- Name: David Ernest HORNELL
- D.O.B: 26th Jan, 1910
- D.O.A: 24th Jun, 1944
- D.O.D: 25th Jun, 1944
- Award: Victoria Cross
- Occupation at time of action: Flight Lieutenant, No 162 Squadron, Royal Canadian Air Force
Battle of the Atlantic; North of the Shetland Islands, Scotland.
24 - 25 June 1944
The Second World War 1944
On the evening of 24 June 1944, a RCAF Canso flying boat (the Canadian name for the twinengined Catalina) attacked and sank U1225 about 250 miles north of the Shetlands. Damaged by anti-aircraft fire from the submarine, the Canso was forced down in the Atlantic. Of her eight crew, two died while awaiting rescue.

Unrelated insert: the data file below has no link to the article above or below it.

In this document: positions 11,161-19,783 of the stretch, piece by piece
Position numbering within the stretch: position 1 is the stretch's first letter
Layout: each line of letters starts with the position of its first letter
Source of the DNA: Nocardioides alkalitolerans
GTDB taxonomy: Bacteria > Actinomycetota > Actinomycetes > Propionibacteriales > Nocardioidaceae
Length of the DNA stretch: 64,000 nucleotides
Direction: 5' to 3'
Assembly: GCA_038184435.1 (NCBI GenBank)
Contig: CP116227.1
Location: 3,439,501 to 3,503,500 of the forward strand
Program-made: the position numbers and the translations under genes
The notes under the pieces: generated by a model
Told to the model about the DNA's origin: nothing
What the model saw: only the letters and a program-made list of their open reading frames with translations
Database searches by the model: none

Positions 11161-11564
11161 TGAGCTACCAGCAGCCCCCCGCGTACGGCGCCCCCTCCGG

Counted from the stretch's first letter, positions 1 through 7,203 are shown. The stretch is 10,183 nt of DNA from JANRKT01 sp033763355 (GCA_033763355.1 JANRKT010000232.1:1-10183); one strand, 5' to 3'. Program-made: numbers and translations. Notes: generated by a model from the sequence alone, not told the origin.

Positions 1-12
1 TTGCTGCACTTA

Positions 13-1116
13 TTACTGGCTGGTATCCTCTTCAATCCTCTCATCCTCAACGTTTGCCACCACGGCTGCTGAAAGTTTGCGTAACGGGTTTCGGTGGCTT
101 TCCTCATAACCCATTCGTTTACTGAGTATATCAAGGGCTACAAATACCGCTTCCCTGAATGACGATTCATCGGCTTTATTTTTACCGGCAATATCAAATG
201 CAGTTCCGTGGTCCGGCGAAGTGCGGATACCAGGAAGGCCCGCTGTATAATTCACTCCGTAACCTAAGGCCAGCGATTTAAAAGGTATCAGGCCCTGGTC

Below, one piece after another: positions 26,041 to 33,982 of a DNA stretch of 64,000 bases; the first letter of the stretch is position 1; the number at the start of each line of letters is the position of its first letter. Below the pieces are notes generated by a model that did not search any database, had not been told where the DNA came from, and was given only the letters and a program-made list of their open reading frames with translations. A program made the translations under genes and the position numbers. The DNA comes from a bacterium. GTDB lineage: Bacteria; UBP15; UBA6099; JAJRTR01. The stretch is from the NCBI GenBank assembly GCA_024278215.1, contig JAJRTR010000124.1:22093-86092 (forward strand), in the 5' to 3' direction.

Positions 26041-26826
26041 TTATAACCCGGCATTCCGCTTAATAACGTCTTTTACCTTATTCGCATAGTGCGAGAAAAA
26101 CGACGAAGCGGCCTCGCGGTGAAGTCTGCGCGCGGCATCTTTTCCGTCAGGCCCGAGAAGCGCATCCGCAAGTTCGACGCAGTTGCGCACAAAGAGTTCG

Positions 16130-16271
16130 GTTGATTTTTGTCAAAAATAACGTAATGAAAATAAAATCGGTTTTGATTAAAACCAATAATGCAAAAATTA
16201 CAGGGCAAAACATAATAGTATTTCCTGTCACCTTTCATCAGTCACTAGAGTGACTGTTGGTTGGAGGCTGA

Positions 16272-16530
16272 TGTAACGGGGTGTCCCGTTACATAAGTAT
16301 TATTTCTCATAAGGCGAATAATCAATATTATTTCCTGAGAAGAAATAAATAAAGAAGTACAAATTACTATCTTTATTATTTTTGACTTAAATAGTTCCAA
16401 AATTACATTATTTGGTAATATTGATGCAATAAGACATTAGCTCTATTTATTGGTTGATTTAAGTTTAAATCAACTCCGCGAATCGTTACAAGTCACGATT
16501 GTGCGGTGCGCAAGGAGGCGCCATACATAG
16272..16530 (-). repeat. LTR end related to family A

Flight Lieutenant Hornell was captain and first pilot of a twin-engined amphibian aircraft engaged on an anti-submarine patrol in northern waters. The patrol had lasted for some hours when a fully-surfaced U-boat was sighted, travelling at high speed on the port beam. Flight Lieutenant Hornell at once turned to the attack. The U-boat altered course. The aircraft had been seen and there could be no surprise. The U-boat opened up with anti-aircraft fire which became increasingly fierce and accurate. At a range of 1,200 yards, the front guns of the aircraft replied; then its starboard gun jammed, leaving only one gun effective. Hits were obtained on and around the conning-tower of the U-boat, but the aircraft itself was hit, two large holes appearing in the starboard wing. Ignoring the enemy’s fire, Flight Lieutenant Hornell carefully manoeuvred for the attack. Oil was pouring from his starboard engine which was, by this time, on fire, as was the starboard wing; and the petrol tanks were endangered. Meanwhile, the aircraft was hit again and again by the U-boat’s guns. Holed in many places, it was vibrating violently and very difficult to control. Nevertheless, the captain decided to press home his attack, knowing that with every moment the chances of escape for him and his gallant crew would grow more slender. He brought his aircraft down very low and released his depth charges in a perfect straddle. The bows of the U-boat were lifted out of the water; it sank and the crew were seen in the sea. Flight Lieutenant Hornell contrived, by superhuman efforts at the controls, to gain a little height. The fire in the starboard wing had grown more intense and the vibration had increased. Then the burning engine fell off. The plight of the aircraft and crew was now desperate. With the utmost coolness, the captain took his aircraft into the wind and, despite manifold dangers, brought it safely down on the heavy swell. Badly damaged and blazing furiously, the aircraft rapidly settled. After ordeal by fire came ordeal by water. There was only one serviceable dinghy and this could not hold all the crew. So they took turns in the water, holding on to the sides. Once, the dinghy capsized in the rough seas and was righted only with great difficulty. Two of the crew succumbed from exposure. An airborne lifeboat was dropped to them but fell some 500 yards down wind. The men struggled vainly to reach it and Flight Lieutenant Hornell, who throughout had encouraged them by his cheerfulness and inspiring leadership, proposed to swim to it, though he was nearly exhausted. He was with difficulty restrained. The survivors were finally rescued after they had been in the water for 21 hours. By this time Flight Lieutenant Hornell was blinded and completely exhausted. He died shortly after being picked up. Flight Lieutenant Hornell had completed 60 operational missions, involving 600 hours’ flying. He well knew the danger and difficulties attending attacks on submarines. By pressing home a skilful and successful attack against fierce opposition, with his aircraft in a precarious position, and by fortifying and encouraging his comrades in the subsequent ordeal, this officer displayed valour and devotion to duty of the highest order.